Dennis shuffled to his left as I moved forward and ordered my chili with cheese, add onions, my cup of coffee, and my loaded baked potato with extra sour cream.
He motioned for me to follow him, and I did.
"Failure you're not, I bet," I started while placing my tray and its contents on the tabletop. "I bet you learned and remembered a whole lot from Scouting." I then sat down and while he ate, I fed him information about the rank he was ashamed to say out loud about earlier.
"Did you know that even after Eagle was introduced, the BSA pushed the idea of a First Class Scout being the "it" thing to earn?" I stated. "Eagle -- and Life and Star were afterthoughts -- an overachiever thing. The BSA thought so much of First Class that they based everything else on it."
"Like what?" Dennis asked.
"Like for one thing, the designs of the ranks after First Class. Star and Life both have a First Class badge in the center. Eagle took parts of the First Class badge -- the scroll from Second Class and the eagle and red, white and blue ribbon from the shield -- that's how they did it..."
I took a bite of the over creamed baked potato.
"And the position patches...they had a first-class emblem over them because to hold those positions -- like Senior Patrol Leader -- you are supposed to be a First Class Scout."
I then shut up long enough to blow and then swallow down several spoonsful of the chili and two drinks from my coffee.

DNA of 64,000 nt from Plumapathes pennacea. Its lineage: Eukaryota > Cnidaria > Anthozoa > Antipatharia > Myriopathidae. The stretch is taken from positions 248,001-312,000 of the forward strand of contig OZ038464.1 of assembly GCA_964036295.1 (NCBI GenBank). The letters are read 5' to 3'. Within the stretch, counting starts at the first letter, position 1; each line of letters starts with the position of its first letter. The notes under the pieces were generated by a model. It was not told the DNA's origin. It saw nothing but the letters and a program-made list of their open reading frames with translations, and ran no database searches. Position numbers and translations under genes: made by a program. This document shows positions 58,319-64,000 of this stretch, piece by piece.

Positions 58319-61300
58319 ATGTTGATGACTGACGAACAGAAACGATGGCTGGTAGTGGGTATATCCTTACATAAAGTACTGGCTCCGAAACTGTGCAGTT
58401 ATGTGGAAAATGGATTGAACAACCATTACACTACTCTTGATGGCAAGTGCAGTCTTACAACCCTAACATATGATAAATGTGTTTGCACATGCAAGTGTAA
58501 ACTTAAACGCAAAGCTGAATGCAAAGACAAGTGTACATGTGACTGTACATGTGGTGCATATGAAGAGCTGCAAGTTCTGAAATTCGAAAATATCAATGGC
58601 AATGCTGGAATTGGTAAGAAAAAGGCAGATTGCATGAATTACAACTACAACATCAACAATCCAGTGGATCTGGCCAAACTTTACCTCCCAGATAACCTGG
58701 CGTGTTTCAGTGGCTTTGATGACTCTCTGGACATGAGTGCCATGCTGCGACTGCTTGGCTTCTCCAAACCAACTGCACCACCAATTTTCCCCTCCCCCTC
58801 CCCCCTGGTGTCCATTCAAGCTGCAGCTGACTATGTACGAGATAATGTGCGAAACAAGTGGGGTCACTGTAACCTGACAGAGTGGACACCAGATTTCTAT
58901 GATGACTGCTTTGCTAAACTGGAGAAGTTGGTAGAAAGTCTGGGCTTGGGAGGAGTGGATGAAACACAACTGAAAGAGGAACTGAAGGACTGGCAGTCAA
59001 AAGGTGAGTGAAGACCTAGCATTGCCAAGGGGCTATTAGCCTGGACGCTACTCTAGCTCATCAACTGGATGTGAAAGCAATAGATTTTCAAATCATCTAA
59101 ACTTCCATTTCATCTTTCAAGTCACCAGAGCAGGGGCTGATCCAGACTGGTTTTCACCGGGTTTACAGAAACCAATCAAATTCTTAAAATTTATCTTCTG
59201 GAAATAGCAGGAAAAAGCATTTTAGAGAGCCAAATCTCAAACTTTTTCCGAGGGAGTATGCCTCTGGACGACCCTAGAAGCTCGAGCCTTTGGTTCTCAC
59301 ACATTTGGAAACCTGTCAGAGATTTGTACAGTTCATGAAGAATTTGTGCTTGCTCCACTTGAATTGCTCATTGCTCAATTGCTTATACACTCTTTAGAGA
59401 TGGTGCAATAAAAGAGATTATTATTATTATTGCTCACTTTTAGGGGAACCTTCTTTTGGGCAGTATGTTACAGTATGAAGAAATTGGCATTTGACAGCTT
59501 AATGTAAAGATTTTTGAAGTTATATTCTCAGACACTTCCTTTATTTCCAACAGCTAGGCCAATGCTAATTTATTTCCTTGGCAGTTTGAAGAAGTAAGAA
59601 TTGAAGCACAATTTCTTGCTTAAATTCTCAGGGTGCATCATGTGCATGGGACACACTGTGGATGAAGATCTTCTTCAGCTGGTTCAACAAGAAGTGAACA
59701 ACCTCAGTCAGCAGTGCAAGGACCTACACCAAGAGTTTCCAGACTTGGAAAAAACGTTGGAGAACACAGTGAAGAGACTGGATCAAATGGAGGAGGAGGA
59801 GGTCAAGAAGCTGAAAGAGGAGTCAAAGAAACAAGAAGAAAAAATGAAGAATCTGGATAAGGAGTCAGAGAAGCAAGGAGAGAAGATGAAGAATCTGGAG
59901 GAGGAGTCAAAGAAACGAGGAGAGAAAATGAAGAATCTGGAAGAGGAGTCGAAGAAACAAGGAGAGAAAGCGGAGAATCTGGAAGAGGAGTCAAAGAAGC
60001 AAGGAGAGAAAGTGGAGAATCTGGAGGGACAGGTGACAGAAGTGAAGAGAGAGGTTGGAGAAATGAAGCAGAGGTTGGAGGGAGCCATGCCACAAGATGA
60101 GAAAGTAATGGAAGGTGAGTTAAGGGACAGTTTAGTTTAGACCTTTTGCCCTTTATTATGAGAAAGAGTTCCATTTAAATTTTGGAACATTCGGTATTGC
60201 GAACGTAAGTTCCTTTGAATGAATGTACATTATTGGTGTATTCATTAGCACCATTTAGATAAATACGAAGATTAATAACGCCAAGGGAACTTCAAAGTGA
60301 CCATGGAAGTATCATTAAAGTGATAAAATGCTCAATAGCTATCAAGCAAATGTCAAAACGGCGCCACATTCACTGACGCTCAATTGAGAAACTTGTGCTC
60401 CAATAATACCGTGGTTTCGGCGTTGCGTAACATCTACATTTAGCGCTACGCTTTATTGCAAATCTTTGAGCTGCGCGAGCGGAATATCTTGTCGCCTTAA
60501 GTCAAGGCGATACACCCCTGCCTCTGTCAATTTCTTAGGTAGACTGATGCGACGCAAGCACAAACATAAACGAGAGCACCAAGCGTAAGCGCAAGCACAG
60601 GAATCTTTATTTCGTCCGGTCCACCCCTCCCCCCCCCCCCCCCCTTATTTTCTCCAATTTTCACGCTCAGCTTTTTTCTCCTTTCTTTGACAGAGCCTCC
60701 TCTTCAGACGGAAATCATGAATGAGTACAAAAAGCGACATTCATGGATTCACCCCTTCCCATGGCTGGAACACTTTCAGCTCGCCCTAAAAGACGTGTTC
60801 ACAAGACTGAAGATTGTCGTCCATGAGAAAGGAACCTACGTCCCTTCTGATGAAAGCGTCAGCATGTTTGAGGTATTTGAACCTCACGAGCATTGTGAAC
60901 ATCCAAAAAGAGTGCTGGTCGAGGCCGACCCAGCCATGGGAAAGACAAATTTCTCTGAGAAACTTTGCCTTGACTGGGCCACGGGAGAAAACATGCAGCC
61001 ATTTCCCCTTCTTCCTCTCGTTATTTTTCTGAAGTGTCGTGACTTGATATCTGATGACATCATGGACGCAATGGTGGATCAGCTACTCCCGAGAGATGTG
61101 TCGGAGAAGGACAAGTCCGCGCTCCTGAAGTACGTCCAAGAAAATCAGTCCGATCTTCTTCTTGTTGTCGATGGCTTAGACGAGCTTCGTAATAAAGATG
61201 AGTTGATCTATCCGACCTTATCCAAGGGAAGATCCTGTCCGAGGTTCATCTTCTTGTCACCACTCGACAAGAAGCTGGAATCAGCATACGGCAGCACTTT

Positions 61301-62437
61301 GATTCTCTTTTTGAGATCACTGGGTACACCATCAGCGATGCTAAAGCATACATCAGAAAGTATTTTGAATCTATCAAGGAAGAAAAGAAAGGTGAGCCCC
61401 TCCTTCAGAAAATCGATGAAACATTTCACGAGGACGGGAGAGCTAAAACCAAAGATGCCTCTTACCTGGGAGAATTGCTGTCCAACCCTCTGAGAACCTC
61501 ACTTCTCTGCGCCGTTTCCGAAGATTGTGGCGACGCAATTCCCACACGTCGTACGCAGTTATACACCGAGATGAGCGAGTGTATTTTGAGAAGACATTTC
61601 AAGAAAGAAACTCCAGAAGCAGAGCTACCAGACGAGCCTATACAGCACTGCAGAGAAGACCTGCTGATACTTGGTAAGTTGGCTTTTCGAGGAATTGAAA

"I'm guessing...you're in your 40s, right?" I asked.
"55", I said, pointing to myself with my spoon. "Remember that to do anything cool...like get to go to Philmont or the Jamboree; or to earn a religious medal or the Hornaday medal, you had to be a First Class Scout? Doesn't sound like a "loser award" to me, Dennis..." I let that sink in while I continued to eat.
"So why didn't my Scoutmaster or someone else tell me how important getting to First Class was? All I got was the patch and a little card..."
"You should have gotten a wall certificate. I'll find you one and send it to you...send me an email with your mailing address, and I'll find one and send it to you." I reached into my wallet and pulled out a business card. Making sure it's got the right address at work -- we have recently moved from one side to the other side of the building -- I then slid it across the table to Dennis.
"So First Class is something to be proud of, is what you're saying..."
"Not me...the BSA says it. Everyone wants to get to Eagle. When I was a Scoutmaster, I told my Scouts, "I want a Troop of First Class Scouts. You can go after Eagle...I'll help you get there...but you've got to earn First Class in THIS Troop first. That's on you." It sounds like while you didn't make it to Star, you had a great time getting to and being a First Class Boy Scout!"
We sat there for another 30 minutes or so, swapping Scouting stories about camps and families, children and bug bites, and our Scoutmasters. It was clear that he had a great Scouting experience even though he didn't get the "highest thing." I got back on the road, heading back toward Kentucky and Tennessee after having a great break for lunch and meeting another fellow Scout.
A FIRST CLASS Scout.